Comments of the World Heritage Committee
The Yungang Grottoes in Datong City, Shanxi Province, with their 252 caves and 51,000 statues, represent the outstanding achievement of Buddhist cave art in China in the 5th and 6th centuries. The five caves created by Tan Yao, with their strict unity of layout and design, constitute a classical masterpiece representing the first peak of Chinese Buddhist art.
Located in Datong City, Shanxi Province, the Yungang Grottoes were originally dug in 460 or the 1st year of Emperor Heping’s reign of the Northern Wei Dynasty (386-534), more than 1,500 years ago. Together with the Thousand-Buddha Cave in Dunhuang and the Longmen Grottoes in Luoyang they are known as “the three major grottoes in China.” The site is a key cultural relic unit under state protection and a national AAAAA scenic area.
These grottoes were chiseled in three main periods — the early period, the middle period and the late period. Statues from different periods demonstrate different styles. The oldest and most magnificent grottoes of all are the five caves said to be chiseled under the direction of the monk Tan Yao during the Heping period (460-465) of the Northern Wei Dynasty. The caves, marked as Nos. 16-20, are of the flavor of the Western Regions and have an oval shape. Spacious as they are, they house the giant statue of Tathagata moulded after emperors of the Northern Wei Dynasty. The statue of the sitting Buddha inside Cave No. 20 rises 13.75 meters and has wide shoulders, uncovered cassock on the right, rotund appearance, thin lips and a high nose, and is the masterpiece of Yungang Grottoes. The grottoes of the middle period were exquisitely carved and are renowned for their splendid decorations. The grottoes of the late period are small in scale, with lean and handsome images and proper proportions, setting an example for the subsequent grotto art of north China.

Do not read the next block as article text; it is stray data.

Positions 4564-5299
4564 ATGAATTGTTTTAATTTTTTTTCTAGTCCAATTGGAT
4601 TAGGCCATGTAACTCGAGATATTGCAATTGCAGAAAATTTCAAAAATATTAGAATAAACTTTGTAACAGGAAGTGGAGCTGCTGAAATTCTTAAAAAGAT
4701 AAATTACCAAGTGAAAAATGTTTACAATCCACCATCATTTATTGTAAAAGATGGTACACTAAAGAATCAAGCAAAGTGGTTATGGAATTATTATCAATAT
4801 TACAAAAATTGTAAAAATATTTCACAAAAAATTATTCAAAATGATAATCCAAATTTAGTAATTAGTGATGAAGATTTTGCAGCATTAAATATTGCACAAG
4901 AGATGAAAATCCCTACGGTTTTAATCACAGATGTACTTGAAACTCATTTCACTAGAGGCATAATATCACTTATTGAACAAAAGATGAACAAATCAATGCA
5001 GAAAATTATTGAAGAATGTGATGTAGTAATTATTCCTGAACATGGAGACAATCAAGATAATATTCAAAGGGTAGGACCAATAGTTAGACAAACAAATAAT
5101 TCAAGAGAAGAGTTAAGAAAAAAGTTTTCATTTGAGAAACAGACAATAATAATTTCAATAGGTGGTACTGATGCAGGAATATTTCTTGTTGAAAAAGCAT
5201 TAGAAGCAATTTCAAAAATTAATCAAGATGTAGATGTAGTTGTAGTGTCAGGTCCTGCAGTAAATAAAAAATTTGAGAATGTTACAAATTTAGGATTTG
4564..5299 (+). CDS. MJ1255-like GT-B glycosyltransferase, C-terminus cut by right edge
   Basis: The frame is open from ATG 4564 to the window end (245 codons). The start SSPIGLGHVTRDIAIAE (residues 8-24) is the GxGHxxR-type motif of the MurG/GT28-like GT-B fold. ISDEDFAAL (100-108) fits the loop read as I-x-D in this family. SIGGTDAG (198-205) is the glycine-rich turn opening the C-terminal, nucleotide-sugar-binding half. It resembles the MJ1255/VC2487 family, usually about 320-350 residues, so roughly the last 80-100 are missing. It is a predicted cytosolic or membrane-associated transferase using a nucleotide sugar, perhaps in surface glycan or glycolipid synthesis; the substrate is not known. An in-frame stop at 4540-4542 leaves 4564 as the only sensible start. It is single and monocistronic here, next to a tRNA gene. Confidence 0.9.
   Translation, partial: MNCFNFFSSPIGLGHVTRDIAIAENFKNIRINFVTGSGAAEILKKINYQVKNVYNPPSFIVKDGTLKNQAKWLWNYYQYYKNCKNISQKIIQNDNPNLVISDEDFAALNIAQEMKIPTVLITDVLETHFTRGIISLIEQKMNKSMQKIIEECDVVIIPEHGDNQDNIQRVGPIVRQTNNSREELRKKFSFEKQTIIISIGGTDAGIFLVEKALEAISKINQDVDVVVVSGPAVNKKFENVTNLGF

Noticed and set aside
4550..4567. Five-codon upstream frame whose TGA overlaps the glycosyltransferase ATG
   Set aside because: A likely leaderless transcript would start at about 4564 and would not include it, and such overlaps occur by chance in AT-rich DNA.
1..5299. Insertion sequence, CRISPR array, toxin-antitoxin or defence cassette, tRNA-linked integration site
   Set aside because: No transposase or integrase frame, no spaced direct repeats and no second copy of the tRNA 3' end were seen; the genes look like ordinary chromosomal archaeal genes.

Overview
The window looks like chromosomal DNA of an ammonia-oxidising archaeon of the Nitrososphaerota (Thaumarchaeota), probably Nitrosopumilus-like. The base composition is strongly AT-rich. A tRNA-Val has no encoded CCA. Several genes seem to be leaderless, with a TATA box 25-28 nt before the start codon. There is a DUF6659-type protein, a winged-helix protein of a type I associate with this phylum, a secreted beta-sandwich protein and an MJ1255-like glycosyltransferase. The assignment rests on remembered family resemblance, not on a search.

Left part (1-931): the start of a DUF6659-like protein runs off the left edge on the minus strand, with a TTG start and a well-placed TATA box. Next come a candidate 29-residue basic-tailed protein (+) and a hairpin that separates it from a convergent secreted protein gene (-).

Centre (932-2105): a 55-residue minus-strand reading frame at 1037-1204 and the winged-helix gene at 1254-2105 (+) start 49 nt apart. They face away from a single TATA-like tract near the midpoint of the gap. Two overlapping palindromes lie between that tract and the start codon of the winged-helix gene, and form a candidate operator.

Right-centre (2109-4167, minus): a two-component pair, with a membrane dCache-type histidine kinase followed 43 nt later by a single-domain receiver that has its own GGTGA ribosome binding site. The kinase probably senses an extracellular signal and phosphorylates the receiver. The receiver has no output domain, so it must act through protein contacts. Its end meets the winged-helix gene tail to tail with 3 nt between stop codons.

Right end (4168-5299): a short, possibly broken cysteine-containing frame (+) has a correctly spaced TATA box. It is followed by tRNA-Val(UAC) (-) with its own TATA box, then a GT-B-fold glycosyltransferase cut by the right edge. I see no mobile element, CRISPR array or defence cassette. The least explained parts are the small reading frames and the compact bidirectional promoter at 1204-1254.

In addition to the lifelike statues of figures, there are many wooden buildings in a simple and unsophisticated style, although of many different shapes. Buddhist relief is characterized by its complicated patterns, beautiful and exquisite decorations, and carvings of ancient musical instruments such as Konghou, Paixiao, and Pipa, all of which give prominence to the subject and at the same time exhibit an exceptionally skilled carving technique.
In respect of this technique, Yungang Grottoes demonstrate the “pattern of Yungang”, the best traditions of the art developed from those of the Qin and Han dynasties in China and absorbed the art of Buddha statuary from India, and illustrate a turning point in the development of China’s own Buddhist art.
There are trains to Datong from Beijing, Taiyuan, Xi’an, Yin-chuan, Shijiazhuang, Baotou, Shenyang, and Hangzhou. From Datong Railway Station tourists can take public bus No. 4 to Xinkaili Bus Terminal in the west of the downtown to take public bus No.3 to Yungang. Also the tourists can take regular scheduled buses at the Datong Long-Distance Bus Station or take public buses Nos.3-1, 3-2 or 10 in downtown areas to the Yungang Grottoes.
The best season to visit the Yungang Grottoes is from May to October.
Admission: 60 yuan
Opening Hours: 08:30-17:40 from April 15 to October 31
08:30-17:00 from November 1 to April 14
Telephone for Tourist Service Center: 0086-352-3026230